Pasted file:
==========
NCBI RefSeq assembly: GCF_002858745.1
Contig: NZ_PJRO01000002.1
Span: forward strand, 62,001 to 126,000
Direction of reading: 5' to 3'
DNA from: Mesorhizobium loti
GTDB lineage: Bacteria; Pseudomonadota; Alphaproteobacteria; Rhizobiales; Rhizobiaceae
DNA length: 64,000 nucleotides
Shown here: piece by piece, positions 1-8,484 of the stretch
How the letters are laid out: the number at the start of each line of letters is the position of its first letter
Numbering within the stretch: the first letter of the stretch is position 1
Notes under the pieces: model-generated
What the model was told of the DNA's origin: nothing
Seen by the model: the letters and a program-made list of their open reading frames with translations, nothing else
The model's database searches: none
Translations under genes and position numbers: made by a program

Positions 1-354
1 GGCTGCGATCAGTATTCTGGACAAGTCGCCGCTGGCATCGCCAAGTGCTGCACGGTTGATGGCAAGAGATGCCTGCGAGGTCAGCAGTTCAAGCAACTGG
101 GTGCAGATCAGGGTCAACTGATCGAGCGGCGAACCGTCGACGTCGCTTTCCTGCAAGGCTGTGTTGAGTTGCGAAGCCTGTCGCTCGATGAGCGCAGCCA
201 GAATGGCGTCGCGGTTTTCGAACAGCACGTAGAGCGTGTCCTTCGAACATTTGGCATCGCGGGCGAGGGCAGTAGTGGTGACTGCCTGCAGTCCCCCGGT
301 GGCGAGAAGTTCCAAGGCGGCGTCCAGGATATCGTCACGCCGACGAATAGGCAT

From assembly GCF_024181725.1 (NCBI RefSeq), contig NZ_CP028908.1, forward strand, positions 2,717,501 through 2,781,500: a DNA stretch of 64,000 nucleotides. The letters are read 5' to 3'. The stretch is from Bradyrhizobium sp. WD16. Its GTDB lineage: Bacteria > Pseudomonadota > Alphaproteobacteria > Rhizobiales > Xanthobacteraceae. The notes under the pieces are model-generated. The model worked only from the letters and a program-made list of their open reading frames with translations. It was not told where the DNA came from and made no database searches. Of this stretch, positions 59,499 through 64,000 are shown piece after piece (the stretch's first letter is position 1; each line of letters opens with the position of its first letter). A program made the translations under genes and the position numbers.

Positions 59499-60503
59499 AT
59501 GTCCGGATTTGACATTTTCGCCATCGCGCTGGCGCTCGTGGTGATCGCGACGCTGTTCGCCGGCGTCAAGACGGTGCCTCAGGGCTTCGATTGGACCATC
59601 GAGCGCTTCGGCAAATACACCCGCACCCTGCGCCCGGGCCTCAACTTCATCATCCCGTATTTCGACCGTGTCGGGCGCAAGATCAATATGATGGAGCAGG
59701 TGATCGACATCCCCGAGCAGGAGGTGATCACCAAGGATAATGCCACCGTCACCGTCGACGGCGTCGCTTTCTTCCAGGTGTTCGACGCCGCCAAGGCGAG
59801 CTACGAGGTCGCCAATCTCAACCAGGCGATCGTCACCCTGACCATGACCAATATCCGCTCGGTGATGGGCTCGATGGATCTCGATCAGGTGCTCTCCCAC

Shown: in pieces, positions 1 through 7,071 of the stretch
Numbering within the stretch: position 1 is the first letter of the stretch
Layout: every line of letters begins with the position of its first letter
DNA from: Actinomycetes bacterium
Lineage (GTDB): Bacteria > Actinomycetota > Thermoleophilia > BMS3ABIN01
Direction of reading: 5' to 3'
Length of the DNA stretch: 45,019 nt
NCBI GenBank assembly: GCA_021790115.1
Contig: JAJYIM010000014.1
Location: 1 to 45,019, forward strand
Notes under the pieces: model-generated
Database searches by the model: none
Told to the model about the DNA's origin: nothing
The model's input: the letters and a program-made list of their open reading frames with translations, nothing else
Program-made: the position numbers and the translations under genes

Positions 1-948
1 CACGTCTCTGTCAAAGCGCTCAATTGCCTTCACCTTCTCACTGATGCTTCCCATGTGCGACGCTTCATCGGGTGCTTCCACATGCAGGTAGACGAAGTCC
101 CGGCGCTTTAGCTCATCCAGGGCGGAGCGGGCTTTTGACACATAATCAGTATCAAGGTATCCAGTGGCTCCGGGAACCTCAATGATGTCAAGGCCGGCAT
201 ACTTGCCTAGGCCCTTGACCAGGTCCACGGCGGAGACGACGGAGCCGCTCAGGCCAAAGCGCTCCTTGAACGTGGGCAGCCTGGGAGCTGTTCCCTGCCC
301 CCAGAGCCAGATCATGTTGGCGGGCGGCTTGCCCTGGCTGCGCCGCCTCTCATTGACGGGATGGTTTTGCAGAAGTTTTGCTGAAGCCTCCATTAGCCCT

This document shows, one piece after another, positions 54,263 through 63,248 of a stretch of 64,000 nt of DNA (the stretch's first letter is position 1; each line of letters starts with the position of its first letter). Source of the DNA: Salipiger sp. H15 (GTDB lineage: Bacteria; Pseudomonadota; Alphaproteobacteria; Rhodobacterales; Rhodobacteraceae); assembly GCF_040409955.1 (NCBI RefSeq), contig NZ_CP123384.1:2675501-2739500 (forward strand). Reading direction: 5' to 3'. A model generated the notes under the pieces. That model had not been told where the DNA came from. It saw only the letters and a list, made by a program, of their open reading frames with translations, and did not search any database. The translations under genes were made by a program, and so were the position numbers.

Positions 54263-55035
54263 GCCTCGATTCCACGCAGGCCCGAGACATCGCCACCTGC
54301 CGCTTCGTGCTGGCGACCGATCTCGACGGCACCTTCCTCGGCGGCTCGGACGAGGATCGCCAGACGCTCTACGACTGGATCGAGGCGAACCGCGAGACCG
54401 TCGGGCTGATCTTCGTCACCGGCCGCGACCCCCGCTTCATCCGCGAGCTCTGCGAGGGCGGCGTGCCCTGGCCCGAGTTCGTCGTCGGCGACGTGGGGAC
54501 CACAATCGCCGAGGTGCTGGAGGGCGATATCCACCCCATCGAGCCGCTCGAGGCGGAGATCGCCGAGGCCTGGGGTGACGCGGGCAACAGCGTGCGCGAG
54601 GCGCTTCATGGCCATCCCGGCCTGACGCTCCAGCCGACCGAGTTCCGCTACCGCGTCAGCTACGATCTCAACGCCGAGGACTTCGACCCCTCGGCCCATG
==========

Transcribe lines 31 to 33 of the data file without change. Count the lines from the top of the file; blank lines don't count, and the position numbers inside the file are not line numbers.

DNA from: Actinomycetes bacterium
Lineage (GTDB): Bacteria > Actinomycetota > Thermoleophilia > BMS3ABIN01
Direction of reading: 5' to 3'